The “Megaliths!” project was initiated in 2013 and today includes more than 70 images.
I’m living in the west of France where we have quite a lot of Neolithic constructions. The Megaliths are indelible references of our past, enthroned in our land for more than five thousand years, remaining silent witnesses to our evolution, passion, the creation of nations and wars– sanctimonious objects almost forgotten and insignificant today, often lost in remote areas but will be around for millenaries outliving the human race.
I must admit, I ‘m very much impressed by these human-made creations. They are truly an expression of human social organisation and deep faith. Even today, experts have many different theories about the way they have been assembled, and the reason why they were built. This mystery is of course a part of the fascination they produce.
Each photograph of a Megalith requires research in Neolithic history with precise GPS coordinates because they are often hidden deep in the countryside, in fields or woods. The encounter is similar to that of making a portrait, each Megalith expressing its own personality and photogenic quality. Most of them have been shot in my region (Poitou-Charentes), but I often have to drive over 1-2 hours just to get a single shot.
It is always a surprise. Some megaliths are enormous; others are pretty small; some are really elegant, and others are just massive. And, of course, the light has to be appropriate. I particularly look for strong shadows with clouds in the sky. In my opinion, megaliths fit well withto black and white photography specifically because they offer a wonderful mix of textures between stone, sky and vegetation. The choice of the shooting angle is also fundamental. It gives depth, volume and life to these big stones.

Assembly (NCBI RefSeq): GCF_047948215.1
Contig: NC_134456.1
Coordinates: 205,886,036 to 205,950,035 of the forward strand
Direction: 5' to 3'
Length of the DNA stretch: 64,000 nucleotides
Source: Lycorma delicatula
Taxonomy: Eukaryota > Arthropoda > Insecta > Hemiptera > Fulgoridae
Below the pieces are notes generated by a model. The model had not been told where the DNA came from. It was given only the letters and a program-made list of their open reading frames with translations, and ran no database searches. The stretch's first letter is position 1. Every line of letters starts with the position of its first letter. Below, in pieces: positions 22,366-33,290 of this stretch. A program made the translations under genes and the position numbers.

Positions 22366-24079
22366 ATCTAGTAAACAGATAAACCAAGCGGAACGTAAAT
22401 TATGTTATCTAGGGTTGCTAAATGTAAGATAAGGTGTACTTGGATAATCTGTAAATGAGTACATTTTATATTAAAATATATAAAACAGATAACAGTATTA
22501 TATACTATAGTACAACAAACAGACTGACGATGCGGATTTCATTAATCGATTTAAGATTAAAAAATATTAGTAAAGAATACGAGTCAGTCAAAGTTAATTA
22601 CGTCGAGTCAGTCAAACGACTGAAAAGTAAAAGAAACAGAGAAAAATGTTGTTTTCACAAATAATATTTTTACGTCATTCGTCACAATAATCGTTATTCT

I shoot in Raw files with a fuji XE-2 camera and its standard 18-55mm zoom lens. Files are then developed with ADOBE Lightroom. I’m not looking for sophisticated processes. I often choose a dynamic appearance with deep darks.
Megaliths are the symbol of an unchanging human creation. One could even say that in the same way that we use photography, a Megalith construction was man’s desperate attempt to freeze time …
— Dominique Phillipe Bonnet
View more of Dominique’s work –> here.